In the race to grow revenue at institutions across the country, one statistic weighs heavily on the minds of higher education leaders: nearly one-third of students entering college do not return after their freshman year. Despite this picture, however, it may be unclear which levers a given institution should take to improve retention.

Why is this the case? Research on the causes of low retention identifies a range of contributing and thorny factors such as academic pressures, social belonging and engagement, and lack of student support. Eduventures’ own research identifies several successful strategies, but also suggests that these vary widely depending on institutional circumstance.

As a result, many schools have turned to technology solutions, not because they see them as a silver bullet, but in the hope that these solutions will support the range of strategies to improve retention. The marketplace for such solutions, however, is just as messy. Like institutions, solutions approach the challenge of retaining students in many ways. Which retention strategy is best—early-warning, analytics, advising, or degree auditing?

In our recent Wake-Up Call on student success we explored the varied meanings of this widely-used term—including retention, career success, and student achievement—and how they impact the selection of student success technologies. We also explained how our partnership with LISTedTech would allow us to measure which student success solutions institutions are using and will inform three reports on these solutions. We highlighted data, shown in Figure 1, around the implementations of three technologies that aim to support student success: retention management solutions, career readiness solutions, and learning analytics solutions, across all institutions (two- and four-year, public and private).

When it comes to retention solutions specifically, our data indicates that just over 20% of institutions currently have at least one retention solution (Figure 1).

Percentage of Implementations at Institutions

Figure 1.

Upon looking at Figure 1, you may wonder why the percentage of institutions with a retention management solution is not much higher. This brings us to the question: What exactly do we mean by “retention management solutions?”

One reason the percentage of implementations may seem low is because we are applying a more precise definition than many may use when talking about this technology segment more generally. Our definition seeks to clarify the retention marketplace by focusing on solutions that enable institutions to collect, monitor, and act on student data to improve retention via functions such as early warning systems for at-risk students, communication forums between advisors, faculty, and students, and methods to manage student interventions, such as advising, coaching, engagement, etc. (Figure 2).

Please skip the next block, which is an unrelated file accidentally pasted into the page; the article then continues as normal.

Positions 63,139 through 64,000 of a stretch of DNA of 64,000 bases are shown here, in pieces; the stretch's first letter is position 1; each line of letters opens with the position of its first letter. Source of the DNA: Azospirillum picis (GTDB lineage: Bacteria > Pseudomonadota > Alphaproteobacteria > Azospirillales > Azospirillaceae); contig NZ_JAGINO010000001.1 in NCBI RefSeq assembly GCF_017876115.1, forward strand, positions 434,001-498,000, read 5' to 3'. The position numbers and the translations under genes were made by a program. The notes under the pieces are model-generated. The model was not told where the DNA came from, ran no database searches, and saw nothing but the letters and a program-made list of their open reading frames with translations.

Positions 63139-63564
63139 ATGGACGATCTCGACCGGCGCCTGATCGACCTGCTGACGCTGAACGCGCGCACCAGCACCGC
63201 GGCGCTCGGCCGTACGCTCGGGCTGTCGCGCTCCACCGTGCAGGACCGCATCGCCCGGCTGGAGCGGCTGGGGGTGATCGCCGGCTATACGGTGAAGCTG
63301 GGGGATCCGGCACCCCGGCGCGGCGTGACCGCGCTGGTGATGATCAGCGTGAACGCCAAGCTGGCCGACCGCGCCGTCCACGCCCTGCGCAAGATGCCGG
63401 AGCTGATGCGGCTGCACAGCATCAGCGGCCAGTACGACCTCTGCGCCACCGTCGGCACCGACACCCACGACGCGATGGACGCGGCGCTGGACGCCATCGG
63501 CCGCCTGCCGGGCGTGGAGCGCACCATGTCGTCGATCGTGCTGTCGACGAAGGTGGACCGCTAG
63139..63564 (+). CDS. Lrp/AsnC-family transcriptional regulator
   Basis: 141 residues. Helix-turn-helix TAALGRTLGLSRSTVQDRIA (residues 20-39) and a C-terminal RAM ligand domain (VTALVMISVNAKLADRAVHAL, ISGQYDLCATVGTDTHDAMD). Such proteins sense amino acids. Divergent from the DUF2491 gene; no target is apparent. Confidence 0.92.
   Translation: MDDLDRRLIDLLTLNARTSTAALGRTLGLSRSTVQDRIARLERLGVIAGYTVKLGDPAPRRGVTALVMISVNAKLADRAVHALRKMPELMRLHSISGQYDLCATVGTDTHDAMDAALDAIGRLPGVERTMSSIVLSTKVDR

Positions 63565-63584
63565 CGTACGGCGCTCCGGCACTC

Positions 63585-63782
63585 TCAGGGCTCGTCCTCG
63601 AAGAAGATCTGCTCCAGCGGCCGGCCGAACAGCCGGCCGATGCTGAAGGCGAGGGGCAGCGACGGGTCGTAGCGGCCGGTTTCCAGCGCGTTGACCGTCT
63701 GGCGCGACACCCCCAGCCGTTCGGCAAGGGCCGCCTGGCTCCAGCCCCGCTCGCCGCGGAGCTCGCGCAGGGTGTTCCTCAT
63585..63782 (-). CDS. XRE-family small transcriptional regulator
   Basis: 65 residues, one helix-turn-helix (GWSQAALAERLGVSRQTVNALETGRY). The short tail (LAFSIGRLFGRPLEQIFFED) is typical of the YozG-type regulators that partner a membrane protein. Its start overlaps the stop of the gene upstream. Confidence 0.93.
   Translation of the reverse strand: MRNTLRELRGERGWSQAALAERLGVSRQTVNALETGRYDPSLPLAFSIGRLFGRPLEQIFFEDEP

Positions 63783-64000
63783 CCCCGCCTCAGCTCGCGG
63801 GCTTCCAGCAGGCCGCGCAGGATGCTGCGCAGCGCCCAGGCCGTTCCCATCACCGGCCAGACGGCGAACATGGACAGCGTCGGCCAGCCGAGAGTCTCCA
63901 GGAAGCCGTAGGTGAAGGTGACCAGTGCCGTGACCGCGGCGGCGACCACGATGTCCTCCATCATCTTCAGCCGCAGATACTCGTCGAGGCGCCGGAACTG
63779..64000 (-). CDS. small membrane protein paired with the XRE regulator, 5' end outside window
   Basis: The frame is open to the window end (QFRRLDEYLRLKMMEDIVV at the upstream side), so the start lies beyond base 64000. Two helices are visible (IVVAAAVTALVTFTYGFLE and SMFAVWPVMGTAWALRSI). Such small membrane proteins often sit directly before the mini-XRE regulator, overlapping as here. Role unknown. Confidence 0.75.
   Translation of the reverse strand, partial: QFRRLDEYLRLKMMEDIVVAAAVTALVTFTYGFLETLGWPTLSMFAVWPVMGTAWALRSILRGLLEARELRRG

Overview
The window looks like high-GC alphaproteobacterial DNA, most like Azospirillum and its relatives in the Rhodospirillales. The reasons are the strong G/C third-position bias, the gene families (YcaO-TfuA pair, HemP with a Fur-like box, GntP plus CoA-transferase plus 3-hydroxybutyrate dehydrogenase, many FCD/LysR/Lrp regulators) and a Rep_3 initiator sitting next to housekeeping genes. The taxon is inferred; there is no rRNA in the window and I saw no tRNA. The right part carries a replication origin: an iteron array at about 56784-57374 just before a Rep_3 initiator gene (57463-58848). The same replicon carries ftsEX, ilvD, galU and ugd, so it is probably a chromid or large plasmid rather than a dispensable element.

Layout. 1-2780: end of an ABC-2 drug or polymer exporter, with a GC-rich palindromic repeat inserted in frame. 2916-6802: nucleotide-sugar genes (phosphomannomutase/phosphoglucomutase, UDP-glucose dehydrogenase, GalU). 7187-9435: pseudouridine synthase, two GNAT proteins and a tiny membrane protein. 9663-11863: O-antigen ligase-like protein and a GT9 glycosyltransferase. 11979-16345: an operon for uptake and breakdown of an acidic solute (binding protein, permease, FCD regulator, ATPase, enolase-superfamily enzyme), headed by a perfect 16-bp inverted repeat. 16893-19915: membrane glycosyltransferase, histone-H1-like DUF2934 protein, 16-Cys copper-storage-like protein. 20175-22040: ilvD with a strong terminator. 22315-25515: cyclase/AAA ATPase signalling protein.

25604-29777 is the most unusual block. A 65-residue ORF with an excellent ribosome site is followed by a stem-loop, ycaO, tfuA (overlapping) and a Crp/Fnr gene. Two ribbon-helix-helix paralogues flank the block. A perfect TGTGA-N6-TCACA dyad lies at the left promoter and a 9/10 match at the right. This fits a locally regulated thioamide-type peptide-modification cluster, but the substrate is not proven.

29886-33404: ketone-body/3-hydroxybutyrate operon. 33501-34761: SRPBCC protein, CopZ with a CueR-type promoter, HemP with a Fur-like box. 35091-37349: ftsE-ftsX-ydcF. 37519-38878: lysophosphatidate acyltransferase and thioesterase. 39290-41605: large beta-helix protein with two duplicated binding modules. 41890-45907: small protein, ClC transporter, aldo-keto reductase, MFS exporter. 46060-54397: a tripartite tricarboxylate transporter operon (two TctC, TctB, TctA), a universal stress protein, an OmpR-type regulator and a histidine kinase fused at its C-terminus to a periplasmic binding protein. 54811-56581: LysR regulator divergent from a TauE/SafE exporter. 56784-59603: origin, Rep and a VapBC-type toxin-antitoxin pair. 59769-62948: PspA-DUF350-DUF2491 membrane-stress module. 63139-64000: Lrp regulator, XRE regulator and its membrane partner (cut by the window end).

Student Retention Solutions

Figure 2.

What are our main findings? Here are three:

  1. Retention management solutions remain popular. Unsurprisingly, many institutions are focusing on acquiring retention technology solutions. This data, however, may not signal a higher priority on other types of student success, such as student achievement (measured through learning analytics solutions) or career readiness (measured through career readiness solutions).
  2. The market may be slowing. As higher education leaders struggle to identify the right levers for retention, we may well see the acquisition of retention technology solutions slow. This slower growth may occur as institutions pause before acquiring them until they are more sure what precise lever(s) will work best at their institutions.
  3. Solutions that enable a complete view will have a higher chance of success. Some institutions, for example, seek to enrich data about grades and attendance with financial aid status and class load data to get insight into the likelihood of a student leaving her degree programs. As a result, solutions that allow for integration with other systems would stand a higher chance of gaining traction.

Where Will We Go Next?

Going forward we will dive further into retention solution data, highlighting such questions as:

  • Which specific solutions within each segment have gained the most traction in institutional implementation?
  • What external pressures are driving implementation of specific segments?
  • What downward pressures threaten to hinder the growth of implementation?
  • Does the implementation picture look different within different sectors, e.g., two-year or four-year institutions, private or public?
  • What are the implementation trends of each segment and what could we learn from them?
  • Could we gain insight from this data into institutional preferences for student success technologies and how they might align to institutional student success priorities?

We look forward to sharing our findings with you.

Should you have questions about our approach and the implementation data, please reach out to your Client Research Analyst.

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